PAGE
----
Transport CS James Macharia talks plans to get Nairobi traffic flowing

June 19, 2016
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Transport CS James Macharia addresses Kenyan reporters in Brussels/PAUL CHIRCHIR
Transport CS James Macharia addresses Kenyan reporters in Brussels/PAUL CHIRCHIR

, BRUSSELS, Belgium, Jun 19 – He describes it best, “If you go to Mombasa today getting out is a big, big problem and so as we discuss about railway coming from Mombasa to Nairobi, the trucks, the buses, saloon cars is a nightmare (sic).”

While in Brussels Transport Cabinet Secretary James Macharia sat down with Kenyan reporters to discuss the National government’s plans to improve traffic flow in Nairobi in the wake of Tanzania’s unveiling of DART (Dar Rapid Transit) bus system and Addis Ababa’s light rail.

He discusses the challenges unique to Nairobi and admits the infrastructure projects currently being fast-tracked by the Jubilee administration should have been undertaken two decades ago if Nairobi were to truly claim the ‘gateway’ title.

What infrastructure projects are being discussed on this trip to Brussels, the EU headquarters?

Before I respond on the new projects which have been agreed during this visit, I think it’s important to put into context the support given to us by the EU and European Investment Bank both historically and ongoing. In terms of the historic support you recall there’s a project called EU Roads 2000. This basically is a programme which is supported by the European Union by way of grants up to 20 million Euro which is about Sh3 billion to support paving of roads in Lower Eastern, in particular we have the counties of Machakos, Makueni, Embu, Tharaka Nithi and Meru. Now this key programme basically supports the rural sector which as you know is very critical in terms of our development.

Then we have a road called Merille-Marsabit road which has been supported also by the EU in terms of a grant. Total cost of the project is Sh13.7 billion. Out of that the EU provided a grant of Sh8.7 billion. That project is 90 per cent complete and we anticipate the 121 kilometre road will be open by October this year.

Then we have other roads which are either ongoing or complete. Number one we have a road called Eldoret-Webuye, also supported by the EU by way of a grant, total cost is Sh5.5 billion shillings; grant from the EU Sh4 billion. Then to continue with that road we have Webuye-Malaba. Total cost Sh6 billion, supported by EU by way of a grant of Sh4.5 billion shillings.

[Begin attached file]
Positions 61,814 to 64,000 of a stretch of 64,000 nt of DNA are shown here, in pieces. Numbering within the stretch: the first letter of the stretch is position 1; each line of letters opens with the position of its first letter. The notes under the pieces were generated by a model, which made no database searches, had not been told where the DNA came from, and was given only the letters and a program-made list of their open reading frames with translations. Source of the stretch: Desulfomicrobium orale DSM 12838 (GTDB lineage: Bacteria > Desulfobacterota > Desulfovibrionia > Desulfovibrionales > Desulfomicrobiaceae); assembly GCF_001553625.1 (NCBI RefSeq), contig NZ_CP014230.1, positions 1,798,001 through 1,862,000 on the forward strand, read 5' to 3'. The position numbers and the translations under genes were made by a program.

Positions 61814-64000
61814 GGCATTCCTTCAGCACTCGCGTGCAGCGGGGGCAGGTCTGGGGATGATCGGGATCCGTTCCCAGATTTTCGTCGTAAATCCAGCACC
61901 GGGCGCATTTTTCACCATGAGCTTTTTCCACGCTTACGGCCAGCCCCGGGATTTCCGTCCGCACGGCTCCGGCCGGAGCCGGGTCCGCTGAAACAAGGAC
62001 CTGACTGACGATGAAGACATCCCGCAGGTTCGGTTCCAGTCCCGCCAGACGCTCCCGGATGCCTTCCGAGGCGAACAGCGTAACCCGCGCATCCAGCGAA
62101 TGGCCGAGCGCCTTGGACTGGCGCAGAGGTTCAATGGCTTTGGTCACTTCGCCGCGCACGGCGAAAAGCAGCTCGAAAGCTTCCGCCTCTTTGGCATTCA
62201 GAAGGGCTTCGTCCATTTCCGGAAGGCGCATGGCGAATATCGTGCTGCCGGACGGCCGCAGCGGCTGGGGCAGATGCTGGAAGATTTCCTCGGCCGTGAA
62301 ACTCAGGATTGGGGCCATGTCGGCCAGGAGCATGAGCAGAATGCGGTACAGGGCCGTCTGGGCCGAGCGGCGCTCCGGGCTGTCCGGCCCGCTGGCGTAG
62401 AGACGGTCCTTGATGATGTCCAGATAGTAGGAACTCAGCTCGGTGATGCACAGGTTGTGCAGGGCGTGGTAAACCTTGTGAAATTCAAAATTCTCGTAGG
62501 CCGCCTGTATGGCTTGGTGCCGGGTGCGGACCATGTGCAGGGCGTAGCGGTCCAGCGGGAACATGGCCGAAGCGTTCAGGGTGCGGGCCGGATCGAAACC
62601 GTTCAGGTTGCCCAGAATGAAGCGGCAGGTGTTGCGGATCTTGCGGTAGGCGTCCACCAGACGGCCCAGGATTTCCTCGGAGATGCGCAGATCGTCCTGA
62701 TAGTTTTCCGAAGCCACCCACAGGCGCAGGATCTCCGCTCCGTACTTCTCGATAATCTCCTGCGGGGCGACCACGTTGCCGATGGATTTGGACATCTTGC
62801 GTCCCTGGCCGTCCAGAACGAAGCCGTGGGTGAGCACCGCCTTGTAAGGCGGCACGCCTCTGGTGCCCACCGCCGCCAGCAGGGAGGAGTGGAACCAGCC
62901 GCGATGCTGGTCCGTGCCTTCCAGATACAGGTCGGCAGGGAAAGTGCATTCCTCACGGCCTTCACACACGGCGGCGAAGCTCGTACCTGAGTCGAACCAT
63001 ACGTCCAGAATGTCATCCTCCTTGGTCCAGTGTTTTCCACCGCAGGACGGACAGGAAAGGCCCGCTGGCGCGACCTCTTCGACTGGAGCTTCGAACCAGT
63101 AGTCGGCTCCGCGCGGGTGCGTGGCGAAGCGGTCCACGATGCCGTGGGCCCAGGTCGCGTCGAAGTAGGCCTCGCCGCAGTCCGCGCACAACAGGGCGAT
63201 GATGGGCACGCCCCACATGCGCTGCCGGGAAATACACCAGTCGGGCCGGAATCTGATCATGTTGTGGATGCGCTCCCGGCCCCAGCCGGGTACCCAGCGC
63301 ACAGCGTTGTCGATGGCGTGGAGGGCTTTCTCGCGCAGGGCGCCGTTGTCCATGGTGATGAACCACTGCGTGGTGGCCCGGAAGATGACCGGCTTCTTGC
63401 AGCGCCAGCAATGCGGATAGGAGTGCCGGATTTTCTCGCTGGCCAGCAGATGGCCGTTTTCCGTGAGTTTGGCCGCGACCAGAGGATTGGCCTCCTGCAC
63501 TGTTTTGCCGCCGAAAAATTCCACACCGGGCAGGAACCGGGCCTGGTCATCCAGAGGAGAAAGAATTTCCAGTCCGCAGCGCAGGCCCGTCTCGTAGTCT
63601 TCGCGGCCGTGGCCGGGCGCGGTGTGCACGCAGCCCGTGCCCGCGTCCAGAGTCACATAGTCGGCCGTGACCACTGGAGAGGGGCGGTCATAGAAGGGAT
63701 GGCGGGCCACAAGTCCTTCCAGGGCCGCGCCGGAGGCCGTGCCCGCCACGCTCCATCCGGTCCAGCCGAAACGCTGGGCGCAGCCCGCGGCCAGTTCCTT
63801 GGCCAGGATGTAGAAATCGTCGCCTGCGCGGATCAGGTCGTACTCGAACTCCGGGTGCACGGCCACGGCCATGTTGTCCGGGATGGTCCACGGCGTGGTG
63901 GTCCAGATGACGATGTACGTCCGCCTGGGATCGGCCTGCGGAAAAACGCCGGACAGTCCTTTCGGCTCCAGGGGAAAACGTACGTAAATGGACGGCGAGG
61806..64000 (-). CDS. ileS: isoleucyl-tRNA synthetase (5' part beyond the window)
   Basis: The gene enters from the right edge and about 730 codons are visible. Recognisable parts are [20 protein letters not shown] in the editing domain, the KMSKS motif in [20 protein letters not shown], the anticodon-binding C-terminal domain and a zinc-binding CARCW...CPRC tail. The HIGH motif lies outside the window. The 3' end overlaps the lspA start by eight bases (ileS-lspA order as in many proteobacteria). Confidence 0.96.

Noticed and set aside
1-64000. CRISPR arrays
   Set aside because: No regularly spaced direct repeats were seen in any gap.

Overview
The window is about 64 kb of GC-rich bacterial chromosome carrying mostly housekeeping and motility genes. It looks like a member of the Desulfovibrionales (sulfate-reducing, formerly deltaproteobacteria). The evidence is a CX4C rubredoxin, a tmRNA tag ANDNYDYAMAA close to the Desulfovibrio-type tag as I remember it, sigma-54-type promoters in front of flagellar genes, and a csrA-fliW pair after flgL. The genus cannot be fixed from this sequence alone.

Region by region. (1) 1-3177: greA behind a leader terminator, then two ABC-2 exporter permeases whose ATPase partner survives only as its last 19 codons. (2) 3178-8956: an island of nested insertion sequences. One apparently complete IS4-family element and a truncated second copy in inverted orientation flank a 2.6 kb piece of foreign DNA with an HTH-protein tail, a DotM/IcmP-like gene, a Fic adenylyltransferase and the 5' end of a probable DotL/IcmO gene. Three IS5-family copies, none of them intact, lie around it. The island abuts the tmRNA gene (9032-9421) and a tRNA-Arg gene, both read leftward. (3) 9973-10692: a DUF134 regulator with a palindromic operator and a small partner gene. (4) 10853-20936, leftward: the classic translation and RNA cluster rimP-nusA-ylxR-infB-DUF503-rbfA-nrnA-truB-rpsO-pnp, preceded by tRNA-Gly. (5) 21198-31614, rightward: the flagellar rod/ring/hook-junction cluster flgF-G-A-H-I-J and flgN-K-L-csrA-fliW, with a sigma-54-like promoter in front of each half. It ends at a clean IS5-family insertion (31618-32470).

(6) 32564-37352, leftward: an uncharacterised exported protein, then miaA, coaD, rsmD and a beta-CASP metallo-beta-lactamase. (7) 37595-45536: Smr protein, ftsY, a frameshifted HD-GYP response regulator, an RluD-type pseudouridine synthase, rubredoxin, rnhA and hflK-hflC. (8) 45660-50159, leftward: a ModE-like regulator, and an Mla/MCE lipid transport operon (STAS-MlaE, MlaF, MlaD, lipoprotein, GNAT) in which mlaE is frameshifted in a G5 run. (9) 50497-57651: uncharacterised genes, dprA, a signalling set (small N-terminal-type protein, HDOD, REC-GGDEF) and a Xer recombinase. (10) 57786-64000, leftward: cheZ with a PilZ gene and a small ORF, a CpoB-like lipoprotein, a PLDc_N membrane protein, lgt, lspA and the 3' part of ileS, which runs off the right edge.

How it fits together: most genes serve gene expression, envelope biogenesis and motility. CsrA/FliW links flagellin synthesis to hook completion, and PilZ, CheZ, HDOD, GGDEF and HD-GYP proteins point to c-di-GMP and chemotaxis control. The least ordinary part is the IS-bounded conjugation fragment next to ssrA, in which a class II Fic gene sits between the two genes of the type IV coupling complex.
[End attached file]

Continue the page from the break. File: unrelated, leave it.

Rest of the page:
So now to come to your question. This big road of Mombasa-Mariakani. If you go to Mombasa today getting out is a big, big problem and so as we discuss about railway coming from Mombasa to Nairobi, the trucks, the buses, saloon cars is a nightmare and so we gave this project a priority and so we’re doing it in two phases. Phase 1 which is coming from Mombasa town to a place called Kwa Jomvu is about 11kms costing about 112 million Euro which is if you calculate about Sh15 billion. Then from Kwa Jomvu we go to Mariakani which is now the project we have been discussing with the EU, in particular with the European Investment Bank. It is critical this road because it will basically add to what I’ve just said phase 1 and in total length it’s about 41kms. The EU has committed to support this project to the tune of 137 million Euro which is about Sh18 billion. It is to be fantastic when it is completed because the first phase will start on Kenyatta Avenue Mombasa island, six-lane highway from Mombasa. Go for 11kms, and then from there it will be a 4-lane to Mariakani. You can imagine the difference it will make given what is happening right now in Mombasa so those roads are critical.

And then finally in terms of opening up North Eastern, in terms of opening up the corridors, we are trying to do a road from Lamu to Isiolo, then from Isiolo in terms of the LAPSSET corridor, we shall have one branch heading North Easterly towards East Moyale which is Ethiopia, then another branch from Isiolo going North Westerly towards Southern Sudan and these projects are supported by our partners including the EIB.

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